As of December 2007, five lawsuits have been filed, against retailers Wal-Mart, Costco, Target, Safeway, and Wild Oats, alleging consumer fraud for marketing suspect organic milk. All of the grocers named in the suits sell private label organic milk supplied by Boulder, Colo.-based Aurora Organic Dairy.

The legal filings in federal courts in Seattle, Denver, and Minneapolis, which seek class action status on behalf of people who purchased the milk, and request their money back in addition to punitive damages and attorney fees, came in the wake of at least eight class actions filed against Aurora by law firms representing plaintiffs in over 30 states, alleging consumer fraud, negligence, and unjust enrichment regarding the sales of organic milk.

An investigation of Aurora’s practices by the USDA Agricultural Marketing Service (AMS) led last year to the parties signing a consent agreement, under which the dairy agreed to make changes at some of its facilities, including, at its Platteville, Colo. location, providing daily access to pasture during the growing season and acknowledging that lactation isn't a reason to deny access to pasture, reducing the number of cows to a level consistent with available pasture with agreed maximum stocking densities, eliminating improperly transitioned cows from its herd and not marketing those cows' milk as organic, and agreeing to use the more stringent transition process in the National Organic Program (NOP) regulations for animals added to its dairy herd.

Another facility, in Dublin, Texas, was singled out for inconsistencies between its operations and NOP regulations regarding improper transitioning of animals and failure to keep records, and both the Dublin and Platteville locations were required under the agreement to file new organic systems plans addressing the problems uncovered by the AMS. Aurora additionally agreed not to renew the organic certification for a third facility, in Woodward, Colo.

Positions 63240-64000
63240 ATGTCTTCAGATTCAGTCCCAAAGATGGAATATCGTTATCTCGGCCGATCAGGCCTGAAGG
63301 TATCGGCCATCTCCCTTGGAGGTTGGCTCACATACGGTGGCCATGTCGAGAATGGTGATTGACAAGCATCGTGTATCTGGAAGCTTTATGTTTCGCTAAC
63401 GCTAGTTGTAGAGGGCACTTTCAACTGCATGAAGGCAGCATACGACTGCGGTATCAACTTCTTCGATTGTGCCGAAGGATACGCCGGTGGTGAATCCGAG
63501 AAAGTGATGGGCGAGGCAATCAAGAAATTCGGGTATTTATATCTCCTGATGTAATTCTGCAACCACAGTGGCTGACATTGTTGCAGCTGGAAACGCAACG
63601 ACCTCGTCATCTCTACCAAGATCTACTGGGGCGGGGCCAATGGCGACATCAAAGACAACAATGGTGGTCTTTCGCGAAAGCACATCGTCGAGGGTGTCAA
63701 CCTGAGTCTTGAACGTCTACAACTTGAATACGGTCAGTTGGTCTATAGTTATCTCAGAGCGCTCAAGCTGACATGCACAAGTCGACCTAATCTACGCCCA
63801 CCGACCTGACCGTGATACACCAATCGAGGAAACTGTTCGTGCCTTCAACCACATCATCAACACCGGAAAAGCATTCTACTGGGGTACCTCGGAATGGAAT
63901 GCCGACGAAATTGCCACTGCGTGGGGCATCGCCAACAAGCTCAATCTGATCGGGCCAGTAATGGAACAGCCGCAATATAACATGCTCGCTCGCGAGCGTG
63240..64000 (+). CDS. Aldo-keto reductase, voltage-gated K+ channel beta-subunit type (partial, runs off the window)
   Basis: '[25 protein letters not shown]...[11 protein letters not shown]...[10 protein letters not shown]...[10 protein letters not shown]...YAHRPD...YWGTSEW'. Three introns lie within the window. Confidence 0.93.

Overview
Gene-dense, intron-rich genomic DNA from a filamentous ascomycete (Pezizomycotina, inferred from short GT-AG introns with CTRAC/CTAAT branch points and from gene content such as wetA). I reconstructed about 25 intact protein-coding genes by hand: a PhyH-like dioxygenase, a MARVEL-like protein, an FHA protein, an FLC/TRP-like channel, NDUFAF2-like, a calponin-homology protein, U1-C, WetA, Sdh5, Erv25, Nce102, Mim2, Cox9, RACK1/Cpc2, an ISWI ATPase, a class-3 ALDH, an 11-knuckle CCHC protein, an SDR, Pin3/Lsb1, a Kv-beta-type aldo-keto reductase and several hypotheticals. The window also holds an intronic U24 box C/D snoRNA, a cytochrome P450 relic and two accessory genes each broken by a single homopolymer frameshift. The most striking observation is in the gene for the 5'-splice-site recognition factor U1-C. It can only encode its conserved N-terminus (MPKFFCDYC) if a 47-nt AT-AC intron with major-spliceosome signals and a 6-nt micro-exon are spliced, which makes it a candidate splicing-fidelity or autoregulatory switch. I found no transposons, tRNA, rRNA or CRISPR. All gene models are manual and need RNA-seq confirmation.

The agreement also bound the dairy to a one-year probationary review period under the watchful eye of the AMS.

The battle lines are clearly drawn.

"This is the largest scandal in the history of the organic industry," says Mark Kastel of The Cornucopia Institute, a Wisconsin-based farm policy research group that in 2005 filed the complaint leading to the USDA probe. Kastel has been quoted in the media as referring to the department's consent agreement with Aurora as a "sweetheart deal."

"We are confident these lawsuits are without merit, because our consent agreement with USDA confirmed that our organic certifications have always been, and continue to be, valid," notes Aurora spokeswoman Sonja Tuitele. "Therefore, our milk has always been, and continues to be, certified organic, and allegations to the contrary are false."

Tuitele characterizes the legal actions as "the latest in a series of copycat lawsuits inspired by the false claims of 'activist' groups engaged in a smear campaign against large-scale organic producers." The ultimate reason for such a campaign, according to Tuitele, is "to limit the supply of organic milk and drive up the price paid by American families. This…would harm consumers and slow the spread of organic agriculture."

In response to allegations of conditions at Aurora, Tuitele responds: "Not only are our farms and facilities audited by UDSA-accredited certifiers, but our customers are the largest retailers in America. As a result we are under a tremendous amount of scrutiny, and we have put many practices into place that go beyond organic regulations, such as our third-party animal welfare audits, our use of renewable energy, and our animal care and health standards."

Tuitele adds the changes at the Platteville are unrelated to activist allegations, pointing out that renovations at the facility, among them razing several buildings to increase pasturage, reducing the size of the herd, and increasing research activities, have been "in the works for the last 18 months and will be complete in the spring of 2008."

Merchandising milk

When it comes to making sure that organic milk sells briskly, shopper education is perhaps the most important strategy.

"The best way to merchandise and market any milk in the dairy case is to explain the benefits of that product to your consumers through point-of-purchase materials and side-panel information right on the milk carton," attests Sonja Tuitele, spokeswoman for Aurora Organic Dairy, a Boulder, Colo.-based producer of private label milk. "Consumers have a thirst for information about the products they purchase, where they come from, and who produced that product. For organic milk specifically, consumers want to know that it came from cows that weren't given antibiotics or synthetic growth hormones, that pesticides weren't used in the feed, and that the animals are treated humanely."

In the case of private label, adds Tuitele, "it's no different. The benefit of private label organic milk for consumers is a store brand will have superior quality and taste, but come at a more affordable price because that product doesn't rely on marketing to build its brand. This encourages trial and helps to expand the overall market for organic milk….We work with our retail customers to participate in their store-level demo programs, and when consumers taste the quality of their store-brand organic milk, it’s one of the best ways to convert conventional milk drinkers to organic."